- In 2009, benefits averaged $1,064 a month. But the program opens up access for recipients to other government programs, multiplying the ultimate cost to taxpayers. Anyone who spends two years on SSDI qualifies for the Medicare health program, which usually is available only for those 65 years old and older. SSDI recipients tend to remain tethered to the program for years, and the government's lifetime financial commitment averages $300,000 per person, estimates David Autor, an SSDI expert who teaches at the Massachusetts Institute of Technology. "The system has profound problems," Mr. Autor said.
- Supporters say SSDI serves a vital need for millions of people who have paid into the system, qualify for the benefits and depend on the income. Some contend its problems can be fixed by raising taxes or by diverting money from the Social Security fund for retirees.
- Critics have raised concerns about the solvency of the program, backed by a report last year from the nonpartisan Government Accountability Office alleging that the government was paying benefits to some people who didn't deserve them.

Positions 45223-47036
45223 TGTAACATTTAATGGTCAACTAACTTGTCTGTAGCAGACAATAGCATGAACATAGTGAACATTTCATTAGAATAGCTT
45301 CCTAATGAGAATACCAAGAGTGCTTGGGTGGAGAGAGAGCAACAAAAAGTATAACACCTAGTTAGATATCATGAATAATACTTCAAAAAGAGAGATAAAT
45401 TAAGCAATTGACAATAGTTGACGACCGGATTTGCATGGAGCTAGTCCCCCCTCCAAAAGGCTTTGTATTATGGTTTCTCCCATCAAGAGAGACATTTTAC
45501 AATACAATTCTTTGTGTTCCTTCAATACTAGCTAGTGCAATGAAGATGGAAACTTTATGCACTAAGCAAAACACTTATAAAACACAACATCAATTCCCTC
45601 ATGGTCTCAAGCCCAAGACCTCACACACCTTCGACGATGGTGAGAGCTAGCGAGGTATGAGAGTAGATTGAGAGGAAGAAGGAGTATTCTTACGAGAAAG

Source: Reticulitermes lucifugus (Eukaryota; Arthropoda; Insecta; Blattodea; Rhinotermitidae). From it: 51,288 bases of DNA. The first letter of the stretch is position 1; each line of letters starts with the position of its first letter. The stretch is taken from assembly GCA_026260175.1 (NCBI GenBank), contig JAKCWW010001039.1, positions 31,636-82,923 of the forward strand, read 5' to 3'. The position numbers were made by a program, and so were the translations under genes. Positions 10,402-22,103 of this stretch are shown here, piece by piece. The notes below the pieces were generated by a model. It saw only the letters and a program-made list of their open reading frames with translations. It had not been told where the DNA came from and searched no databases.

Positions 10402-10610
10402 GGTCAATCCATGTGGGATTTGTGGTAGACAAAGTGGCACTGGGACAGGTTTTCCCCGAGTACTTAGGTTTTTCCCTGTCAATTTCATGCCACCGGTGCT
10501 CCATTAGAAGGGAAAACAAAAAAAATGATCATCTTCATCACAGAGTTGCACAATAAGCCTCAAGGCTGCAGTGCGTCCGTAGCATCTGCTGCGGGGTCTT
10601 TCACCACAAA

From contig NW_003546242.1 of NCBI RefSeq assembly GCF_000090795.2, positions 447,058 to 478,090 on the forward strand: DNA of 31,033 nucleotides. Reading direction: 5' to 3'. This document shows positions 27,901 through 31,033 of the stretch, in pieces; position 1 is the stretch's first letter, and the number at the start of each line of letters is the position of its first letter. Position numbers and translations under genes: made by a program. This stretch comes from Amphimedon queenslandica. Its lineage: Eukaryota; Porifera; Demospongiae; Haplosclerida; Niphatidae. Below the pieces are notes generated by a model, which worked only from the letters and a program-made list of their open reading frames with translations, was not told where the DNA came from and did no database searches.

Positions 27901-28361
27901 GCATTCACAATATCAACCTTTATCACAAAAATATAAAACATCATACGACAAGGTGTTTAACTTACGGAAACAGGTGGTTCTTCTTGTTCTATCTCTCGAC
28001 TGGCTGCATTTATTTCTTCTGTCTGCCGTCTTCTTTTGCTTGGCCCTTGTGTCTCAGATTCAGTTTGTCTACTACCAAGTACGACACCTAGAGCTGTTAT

- The disability insurance trust fund was created in 1957 to provide a backstop to people who worked several years before suffering a debilitating illness or injury. Disability beneficiaries can now include those with cancer, chronic back pain, persistent anxiety and schizophrenia. Applicants should no longer be able to work in a substantial, gainful way, and must provide medical records affirming the likelihood the applicant won't be able to work for at least another year, or that their health problems would eventually result in death.
- In 2005, SSDI began spending more money than it brought in through tax receipts. In 2010, the number of beneficiaries grew by 489,488, the largest one-year increase ever. It is projected to spend $153 billion on benefits and other costs in 2015, $22 billion more than it brings in through tax revenue and other income. Its surplus funds built up over the years are expected to be extinguished in four to seven years.
- Doctors in the area say applicants are still pouring into the system. Several said the SSDI program has become so large, and in some cases so dependent on medical opinions, that patients have worked out which doctors and government officials are less stringent, a phenomenon that lawyers in the U.S. said is also occurring in different parts of the country. They say this explains the high concentrations of beneficiaries in certain areas.